How To Find a Good Mechanic [6 Signs To Look Out For]
Even if you’re a DIYer, there are some things that you cant repair yourself. Your car, for instance, is one of those things. Messing around under your hood can get messy, expensive, dangerous, and is best tasked to the professionals. They have all of the proper tools on hand to complete the job efficiently. Changing a gasket isn’t as easy as it sounds…
Nailing down a good mechanic is hard work, and you may have a few losses before you get any wins, especially if you’re on the road a lot or move often. We’ve all heard those stories about low blow mechanics who have taken advantage of people for enormous amounts of money, leaving the vehicle in no better condition than it was before.
Details Are Key
Did you know that mechanics could basically replace something in your car for no good reason and not be held legally responsible? It’s true. One of the most important things you need to remember when you go to a new mechanic is to ask for a detailed service ticket. The estimate should include the problem and the solution. If the mechanic only supplies the solution, i.e., lists the part they are replacing, ask them to add the problem (why exactly they are replacing that part). If they won’t comply with that, this mechanic is not for you. The State Mechanic Lien laws cannot help you out if you fail to provide these specific details in writing. Put this reminder in bold and at the top of your mechanic search checklist.
The manufacture of your vehicle may likely have a dealership near you. Who better to trust than a mechanic that specialized in producing your vehicle? It’s by far the safest and most reliable option for a mechanic. However, dealerships usually mean pricier bills. There are no cutting corners at these places, and just like any special service you sign up for, you pay the premium.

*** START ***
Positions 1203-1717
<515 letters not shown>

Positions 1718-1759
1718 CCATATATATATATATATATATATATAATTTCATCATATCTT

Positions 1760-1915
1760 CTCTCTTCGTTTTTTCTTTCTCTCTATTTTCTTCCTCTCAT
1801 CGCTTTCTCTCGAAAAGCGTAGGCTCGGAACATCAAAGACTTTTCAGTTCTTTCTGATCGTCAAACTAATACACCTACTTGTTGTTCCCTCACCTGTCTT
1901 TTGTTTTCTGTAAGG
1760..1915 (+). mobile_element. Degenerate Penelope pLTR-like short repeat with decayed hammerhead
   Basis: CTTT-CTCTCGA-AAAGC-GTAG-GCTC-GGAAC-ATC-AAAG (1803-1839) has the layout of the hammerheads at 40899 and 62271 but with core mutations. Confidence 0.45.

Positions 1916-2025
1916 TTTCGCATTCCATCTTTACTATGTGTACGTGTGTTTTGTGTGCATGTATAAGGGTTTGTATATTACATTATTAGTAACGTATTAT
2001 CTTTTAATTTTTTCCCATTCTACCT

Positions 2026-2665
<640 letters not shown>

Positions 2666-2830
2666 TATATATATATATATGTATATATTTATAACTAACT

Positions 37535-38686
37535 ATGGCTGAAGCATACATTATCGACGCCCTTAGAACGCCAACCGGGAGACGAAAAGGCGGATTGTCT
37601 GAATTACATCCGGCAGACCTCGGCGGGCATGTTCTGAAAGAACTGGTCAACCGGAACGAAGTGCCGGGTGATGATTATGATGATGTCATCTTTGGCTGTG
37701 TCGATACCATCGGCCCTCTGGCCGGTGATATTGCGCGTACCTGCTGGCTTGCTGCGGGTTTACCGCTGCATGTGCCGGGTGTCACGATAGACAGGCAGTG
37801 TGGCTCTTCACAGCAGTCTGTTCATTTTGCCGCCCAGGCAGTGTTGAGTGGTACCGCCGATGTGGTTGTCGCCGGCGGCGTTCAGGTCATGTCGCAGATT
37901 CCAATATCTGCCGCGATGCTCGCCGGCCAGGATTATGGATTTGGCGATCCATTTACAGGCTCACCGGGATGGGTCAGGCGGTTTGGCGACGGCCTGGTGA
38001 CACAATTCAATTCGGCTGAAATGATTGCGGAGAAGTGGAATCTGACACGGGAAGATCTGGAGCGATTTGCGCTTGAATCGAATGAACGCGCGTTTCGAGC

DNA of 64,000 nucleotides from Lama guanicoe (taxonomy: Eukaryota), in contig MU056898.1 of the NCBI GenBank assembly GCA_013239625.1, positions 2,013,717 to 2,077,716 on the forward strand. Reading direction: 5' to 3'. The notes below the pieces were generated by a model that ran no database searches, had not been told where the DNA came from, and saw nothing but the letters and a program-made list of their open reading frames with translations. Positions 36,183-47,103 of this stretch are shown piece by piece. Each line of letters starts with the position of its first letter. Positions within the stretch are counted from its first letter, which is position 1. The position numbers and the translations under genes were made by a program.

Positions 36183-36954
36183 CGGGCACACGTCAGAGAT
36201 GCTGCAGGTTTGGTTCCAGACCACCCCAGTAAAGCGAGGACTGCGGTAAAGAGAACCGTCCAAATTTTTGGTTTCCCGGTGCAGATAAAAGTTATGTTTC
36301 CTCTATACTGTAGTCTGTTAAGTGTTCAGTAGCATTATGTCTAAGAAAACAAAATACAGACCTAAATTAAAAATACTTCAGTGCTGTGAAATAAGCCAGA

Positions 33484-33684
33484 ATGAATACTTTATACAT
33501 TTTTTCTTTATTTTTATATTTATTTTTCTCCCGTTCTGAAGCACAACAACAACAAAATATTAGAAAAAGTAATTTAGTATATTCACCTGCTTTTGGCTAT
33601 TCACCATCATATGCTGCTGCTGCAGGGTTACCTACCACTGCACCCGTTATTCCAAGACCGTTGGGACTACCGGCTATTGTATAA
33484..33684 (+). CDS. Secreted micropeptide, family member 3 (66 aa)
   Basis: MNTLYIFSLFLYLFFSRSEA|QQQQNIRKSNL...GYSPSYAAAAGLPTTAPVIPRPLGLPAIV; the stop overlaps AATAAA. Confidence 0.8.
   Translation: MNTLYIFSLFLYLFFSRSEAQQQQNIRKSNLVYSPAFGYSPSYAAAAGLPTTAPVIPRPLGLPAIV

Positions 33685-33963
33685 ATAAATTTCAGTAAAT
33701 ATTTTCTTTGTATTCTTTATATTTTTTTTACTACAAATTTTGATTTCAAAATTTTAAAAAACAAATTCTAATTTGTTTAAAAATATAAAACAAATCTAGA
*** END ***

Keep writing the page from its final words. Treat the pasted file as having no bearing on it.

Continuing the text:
A good mechanic always has their certifications on display. Look around for the ASE certificate hanging on the wall or at the front desk. ASE is short for Automotive Service Excellence. If your mechanic is part of this organization, they are continually upping their education by taking courses to stay up to date. It has got to be hard to keep up with all of these new makes and models on the market. Cars are not what they used to be, that’s for sure.
Find someone who has worked on the same make and model as your ride. As mentioned before, mechanics have a lot of makes and models to remember how to repair. Knowing someone with experience fixing your exact model is Maybe you have a neighbor or friend who has the same car as you. Chat them up and ask them who their mechanic is. Get the digs on their experience and go from there.
Another way to do this is by looking online or in the classifieds for other people who own the same vehicle as you. Connect with them and see if they can point you in the right direction.
The best way to find a mechanic is through someone you know. If you have a friend who is a mechanic, chances are you will go to them because you trust them. Trust plays a significant factor in nailing down the perfect servicer for your vehicle.
Ask your friends and family for referrals to their mechanics. If people you trust have trust in their mechanic, it’s worth giving them a shot.
Whatever you do, don’t wait this task out. The last thing you want to do is end up at a screwy mechanic with no other choice but to bite the bill. Plan ahead, establish a relationship, and remember to get the diagnostics in writing.
Your car is essential. Keeping your vehicle in good health is just as important as looking after your own. Choose the right doctor for your four-wheeled friend.